As for meditation and mindfulness – well, you’ll be needing a pricey course, book or app. Sell that lifestyle! Share the journey! Headspace, the mindfulness app, has made its founder, Richard Pierson, famous – and is worth an estimated £25m. I get targeted adverts for it all the bloody time, but the idea of a commodified, tech version of Buddhist philosophy (yours for £7.95 a month!) does not make me feel more zen.
The hippie ethos was all about finding an alternative to rampant consumerism. It was about looking inward, rather than worrying about your outward appearance. It was about celebrating connection with the Earth, walking lightly, rather than valuing wealth, possessions, status symbols.
I went back to the source and this is what Earth Mama Williams had to say: “On return from our year in India in 1977, we saw clearly that there was a sliding scale, with time at one end and money at the other. We chose deliberately to go for less money, but quality of life… time to be in touch with body, mind and spirit, hence the whole self-sufficiency thing of learning how to grow stuff to feed yourself, how to live in harmony with the world and to listen to the self, others and the Earth. We rejected what was then called the rat race, with everyone working so hard for money and status.”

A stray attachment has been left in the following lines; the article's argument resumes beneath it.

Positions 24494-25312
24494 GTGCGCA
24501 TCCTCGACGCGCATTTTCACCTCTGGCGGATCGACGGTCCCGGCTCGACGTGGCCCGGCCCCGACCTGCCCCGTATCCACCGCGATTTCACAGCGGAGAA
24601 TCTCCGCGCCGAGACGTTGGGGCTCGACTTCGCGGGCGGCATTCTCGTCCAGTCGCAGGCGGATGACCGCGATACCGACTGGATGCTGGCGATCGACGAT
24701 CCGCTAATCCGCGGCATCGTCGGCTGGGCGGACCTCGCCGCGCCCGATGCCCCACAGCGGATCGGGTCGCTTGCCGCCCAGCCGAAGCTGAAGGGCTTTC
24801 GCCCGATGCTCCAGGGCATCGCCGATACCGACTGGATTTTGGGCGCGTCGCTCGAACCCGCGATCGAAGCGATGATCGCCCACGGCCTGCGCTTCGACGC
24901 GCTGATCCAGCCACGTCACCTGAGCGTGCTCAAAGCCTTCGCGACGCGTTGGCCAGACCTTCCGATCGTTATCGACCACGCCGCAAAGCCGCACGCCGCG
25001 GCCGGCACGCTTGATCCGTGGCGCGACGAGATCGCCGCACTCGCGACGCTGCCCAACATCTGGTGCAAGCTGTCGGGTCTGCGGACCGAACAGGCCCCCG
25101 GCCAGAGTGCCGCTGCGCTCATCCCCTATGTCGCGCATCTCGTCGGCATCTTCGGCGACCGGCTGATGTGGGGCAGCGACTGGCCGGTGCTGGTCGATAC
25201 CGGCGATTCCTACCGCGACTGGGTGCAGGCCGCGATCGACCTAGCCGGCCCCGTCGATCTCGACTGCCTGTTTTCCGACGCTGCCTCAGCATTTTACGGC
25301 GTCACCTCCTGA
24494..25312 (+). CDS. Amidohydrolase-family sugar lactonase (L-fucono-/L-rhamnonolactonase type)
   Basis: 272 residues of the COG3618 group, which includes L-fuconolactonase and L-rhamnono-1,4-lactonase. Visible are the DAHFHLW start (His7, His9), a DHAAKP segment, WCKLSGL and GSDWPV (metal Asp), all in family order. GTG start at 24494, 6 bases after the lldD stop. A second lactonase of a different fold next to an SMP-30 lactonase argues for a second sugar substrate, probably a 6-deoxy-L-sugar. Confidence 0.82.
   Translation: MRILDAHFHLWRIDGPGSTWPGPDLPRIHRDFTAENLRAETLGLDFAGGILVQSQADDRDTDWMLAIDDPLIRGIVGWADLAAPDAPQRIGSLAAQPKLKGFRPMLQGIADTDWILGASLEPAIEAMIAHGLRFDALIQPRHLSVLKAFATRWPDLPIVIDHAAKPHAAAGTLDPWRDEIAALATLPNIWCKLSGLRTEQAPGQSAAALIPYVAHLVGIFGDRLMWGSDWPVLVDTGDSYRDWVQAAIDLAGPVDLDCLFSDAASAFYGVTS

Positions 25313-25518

And what, I ask you, is a bulging shopping bag of artisan produce or designer exercise gear but a way of showing off? Sold as self-improvement, alternative lifestyle choices have been co-opted as a way of subtly revealing how wealthy you are. The hippies haven’t converted the masses; canny businesses have just realised that with the right buzzwords and marketing, we’ll be persuaded to drop £6.99 on hemp granola.
When it comes to food trends, going vegan and eating more organic veg might sound pretty damn hippie – but it’s also a case of “first buy your spiraliser…” Then your glossy recipe books, and your agave syrup and chia seeds and freekeh. No wonder bestselling clean-eating guru Deliciously Ella is opening her own deli. Healthy bloggers sell a shiny, glowy lifestyle, but it’s one that can be bought; how many of them roll up their sleeves in March rain to plant their own spuds?